Operation Caffeination

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Under whose thumb?

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I overheard a conversation on the internet recently about the effect Disney princesses (and the deluge of complementary messages a young girl in our society is enveloped in growing up) might have on our daughters.

As I recall, it went something like this:

Person 1: “Personal responsibility, personal responsibility, personal responsibility, if you don’t like it don’t watch it, why do you hate everything that is fun in life?”

Person 2: “What is so fun about misogyny and crappy cartoons, and why do we have to reinvent the wheel every time someone has a daughter, what’s wrong with asking for a future for our sons AND our daughters?”

Person 2 went on to illustrate her point from the perspective of hyper-masculinity:

“If a child watched movies about serial killers on a daily basis, and dressed up like a serial killer multiple times a week, and every one of his/her toys were decorated with serial killers on it or to assist him/her in pretending to be a serial killer, and his/her shirts said things like “I’m a serial killer” (like shirts that say ‘diva’ ‘princess’ etc)…if that child was told on a daily basis by all of society that their value was in their power and level of violence (the way girls are too often told their value is in their looks)…then yes, I would venture to say that that child would grow up being more aggressive than needed, and could turn violent.”

I thought this was an interesting point, because we do indeed have a case study that backs her theory pretty nicely. There is a bizarre subculture out there that systematically promotes and rewards violent behavior in their young men.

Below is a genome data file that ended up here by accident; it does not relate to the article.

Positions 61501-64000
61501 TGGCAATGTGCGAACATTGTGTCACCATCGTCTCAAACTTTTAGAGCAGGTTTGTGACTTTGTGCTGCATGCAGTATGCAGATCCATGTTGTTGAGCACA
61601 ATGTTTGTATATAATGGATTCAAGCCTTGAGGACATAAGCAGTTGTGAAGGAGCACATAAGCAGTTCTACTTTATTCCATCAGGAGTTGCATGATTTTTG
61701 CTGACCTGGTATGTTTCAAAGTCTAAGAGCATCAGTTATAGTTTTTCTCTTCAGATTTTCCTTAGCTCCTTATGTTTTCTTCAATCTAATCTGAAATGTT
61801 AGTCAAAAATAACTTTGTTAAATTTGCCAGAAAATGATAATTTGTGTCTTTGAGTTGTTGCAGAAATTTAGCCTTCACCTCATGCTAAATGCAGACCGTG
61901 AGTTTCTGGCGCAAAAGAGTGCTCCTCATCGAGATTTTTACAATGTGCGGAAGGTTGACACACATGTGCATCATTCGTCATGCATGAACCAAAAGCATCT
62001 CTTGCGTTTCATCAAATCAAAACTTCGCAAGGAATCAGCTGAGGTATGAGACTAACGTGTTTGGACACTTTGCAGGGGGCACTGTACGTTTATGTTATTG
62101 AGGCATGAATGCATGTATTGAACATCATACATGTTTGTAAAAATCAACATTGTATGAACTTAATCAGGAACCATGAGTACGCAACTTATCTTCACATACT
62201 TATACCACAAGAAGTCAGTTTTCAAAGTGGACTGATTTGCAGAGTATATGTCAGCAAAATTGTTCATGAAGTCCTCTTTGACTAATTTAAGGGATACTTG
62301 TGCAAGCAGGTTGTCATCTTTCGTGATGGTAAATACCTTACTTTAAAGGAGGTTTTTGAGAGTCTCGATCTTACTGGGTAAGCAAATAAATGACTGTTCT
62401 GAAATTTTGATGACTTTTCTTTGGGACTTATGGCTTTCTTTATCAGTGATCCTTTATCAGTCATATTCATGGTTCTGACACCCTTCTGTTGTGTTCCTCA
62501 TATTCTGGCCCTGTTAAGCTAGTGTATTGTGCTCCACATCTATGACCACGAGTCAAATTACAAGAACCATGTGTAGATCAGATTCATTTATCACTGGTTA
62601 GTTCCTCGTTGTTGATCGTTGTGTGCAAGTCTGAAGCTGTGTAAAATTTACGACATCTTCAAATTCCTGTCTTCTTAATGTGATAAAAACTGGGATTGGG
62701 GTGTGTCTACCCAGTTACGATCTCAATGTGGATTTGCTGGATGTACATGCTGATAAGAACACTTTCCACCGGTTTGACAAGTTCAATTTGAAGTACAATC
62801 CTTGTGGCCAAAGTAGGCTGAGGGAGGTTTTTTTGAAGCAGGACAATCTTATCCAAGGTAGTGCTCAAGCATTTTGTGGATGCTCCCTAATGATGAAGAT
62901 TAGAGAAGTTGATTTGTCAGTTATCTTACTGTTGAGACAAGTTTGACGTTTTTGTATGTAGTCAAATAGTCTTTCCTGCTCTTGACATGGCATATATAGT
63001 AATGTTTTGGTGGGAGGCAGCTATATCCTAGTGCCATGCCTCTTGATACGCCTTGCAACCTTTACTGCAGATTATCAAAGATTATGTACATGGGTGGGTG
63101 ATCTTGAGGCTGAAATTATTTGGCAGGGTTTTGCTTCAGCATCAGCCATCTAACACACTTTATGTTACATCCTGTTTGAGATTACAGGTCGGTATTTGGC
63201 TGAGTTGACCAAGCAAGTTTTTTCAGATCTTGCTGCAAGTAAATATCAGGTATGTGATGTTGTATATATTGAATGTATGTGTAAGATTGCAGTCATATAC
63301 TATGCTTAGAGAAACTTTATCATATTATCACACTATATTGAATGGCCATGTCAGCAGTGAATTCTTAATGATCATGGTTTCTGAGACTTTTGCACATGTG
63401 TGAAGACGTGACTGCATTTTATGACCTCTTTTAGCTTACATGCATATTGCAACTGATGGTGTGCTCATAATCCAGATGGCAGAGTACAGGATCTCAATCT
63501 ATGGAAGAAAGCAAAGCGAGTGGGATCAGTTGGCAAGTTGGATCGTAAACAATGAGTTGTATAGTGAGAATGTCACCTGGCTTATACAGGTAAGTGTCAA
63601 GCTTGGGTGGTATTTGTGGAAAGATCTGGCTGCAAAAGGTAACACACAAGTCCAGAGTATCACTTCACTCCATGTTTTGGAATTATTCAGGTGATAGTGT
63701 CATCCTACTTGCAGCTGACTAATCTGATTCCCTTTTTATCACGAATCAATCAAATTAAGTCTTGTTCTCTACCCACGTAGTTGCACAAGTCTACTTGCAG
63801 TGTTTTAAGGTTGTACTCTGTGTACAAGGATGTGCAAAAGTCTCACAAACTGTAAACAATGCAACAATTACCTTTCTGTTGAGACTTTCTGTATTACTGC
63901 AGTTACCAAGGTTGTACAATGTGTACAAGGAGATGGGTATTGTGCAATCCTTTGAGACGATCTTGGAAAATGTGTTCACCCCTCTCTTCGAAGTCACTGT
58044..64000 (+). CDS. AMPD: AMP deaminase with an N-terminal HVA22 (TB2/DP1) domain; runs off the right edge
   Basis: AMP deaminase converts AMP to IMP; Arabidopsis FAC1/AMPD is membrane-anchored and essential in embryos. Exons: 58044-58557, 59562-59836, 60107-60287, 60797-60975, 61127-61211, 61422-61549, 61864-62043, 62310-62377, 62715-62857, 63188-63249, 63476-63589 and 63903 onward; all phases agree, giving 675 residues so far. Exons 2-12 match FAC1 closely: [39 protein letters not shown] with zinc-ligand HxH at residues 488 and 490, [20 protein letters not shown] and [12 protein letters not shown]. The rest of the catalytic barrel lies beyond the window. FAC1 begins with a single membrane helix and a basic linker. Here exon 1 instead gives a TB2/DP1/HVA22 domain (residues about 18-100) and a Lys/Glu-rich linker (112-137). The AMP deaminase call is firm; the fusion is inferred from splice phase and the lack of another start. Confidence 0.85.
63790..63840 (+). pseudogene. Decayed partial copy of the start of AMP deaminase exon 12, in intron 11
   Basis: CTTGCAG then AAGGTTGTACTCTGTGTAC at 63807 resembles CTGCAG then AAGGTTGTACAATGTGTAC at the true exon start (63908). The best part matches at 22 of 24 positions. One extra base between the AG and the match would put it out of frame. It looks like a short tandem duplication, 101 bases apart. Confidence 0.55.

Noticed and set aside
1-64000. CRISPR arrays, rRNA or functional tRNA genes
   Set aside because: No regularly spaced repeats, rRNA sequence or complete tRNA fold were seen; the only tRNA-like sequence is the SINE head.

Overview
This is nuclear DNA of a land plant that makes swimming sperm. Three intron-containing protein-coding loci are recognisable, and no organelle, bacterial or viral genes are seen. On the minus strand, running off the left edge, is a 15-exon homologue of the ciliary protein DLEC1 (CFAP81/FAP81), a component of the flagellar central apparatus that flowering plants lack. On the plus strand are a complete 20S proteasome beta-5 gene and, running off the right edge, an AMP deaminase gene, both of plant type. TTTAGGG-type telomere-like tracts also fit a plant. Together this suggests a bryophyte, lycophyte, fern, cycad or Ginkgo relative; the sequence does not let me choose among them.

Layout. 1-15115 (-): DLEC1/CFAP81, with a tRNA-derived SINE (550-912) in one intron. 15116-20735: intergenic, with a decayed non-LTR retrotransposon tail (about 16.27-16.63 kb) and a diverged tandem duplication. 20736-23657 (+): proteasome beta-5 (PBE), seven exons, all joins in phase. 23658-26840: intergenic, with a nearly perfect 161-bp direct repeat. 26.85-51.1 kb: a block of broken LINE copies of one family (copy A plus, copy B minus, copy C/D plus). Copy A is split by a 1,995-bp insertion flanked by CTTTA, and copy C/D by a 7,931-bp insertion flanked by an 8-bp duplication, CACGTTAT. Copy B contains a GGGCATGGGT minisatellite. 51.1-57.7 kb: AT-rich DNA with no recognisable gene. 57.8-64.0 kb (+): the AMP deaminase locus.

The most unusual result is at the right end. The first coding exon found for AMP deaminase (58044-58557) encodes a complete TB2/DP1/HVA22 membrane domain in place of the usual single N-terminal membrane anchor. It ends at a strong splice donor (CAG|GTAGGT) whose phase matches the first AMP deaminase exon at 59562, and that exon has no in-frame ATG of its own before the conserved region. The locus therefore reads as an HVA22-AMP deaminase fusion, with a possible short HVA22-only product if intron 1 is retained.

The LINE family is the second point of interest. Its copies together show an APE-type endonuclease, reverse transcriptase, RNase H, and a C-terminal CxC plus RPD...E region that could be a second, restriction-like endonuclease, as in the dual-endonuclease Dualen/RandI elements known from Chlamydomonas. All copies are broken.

Many of those young men grow up to be suicide bombers.

Maybe Person 1 is right, and comparing terrorist propaganda machines to Princess Sleeping Beauty Barbie push-up bralettes is apples and oranges, but I’m certainly not taking the chance with my own daughter. We’ll find our own fun and magic in reality.

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Written by GRSeim

October 25, 2011 at 8:01 am

One Response

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  1. Gendered messages are everywhere – the trick is to help our children absorb the messages we want them to hear loud and clear, and hope that our voices are strong enough. It’s why we have My Princess Boy alongside Where The Wild Things Are, why Libra has dresses in his wardrobe alongside his hooded tees and jeans, why we are part of a church community that encourages women to be leaders alongside men. It’s so, so important to me that he learn that gender is so much more than our society often makes it out to be.

    jaqbuncad

    October 26, 2011 at 6:15 am


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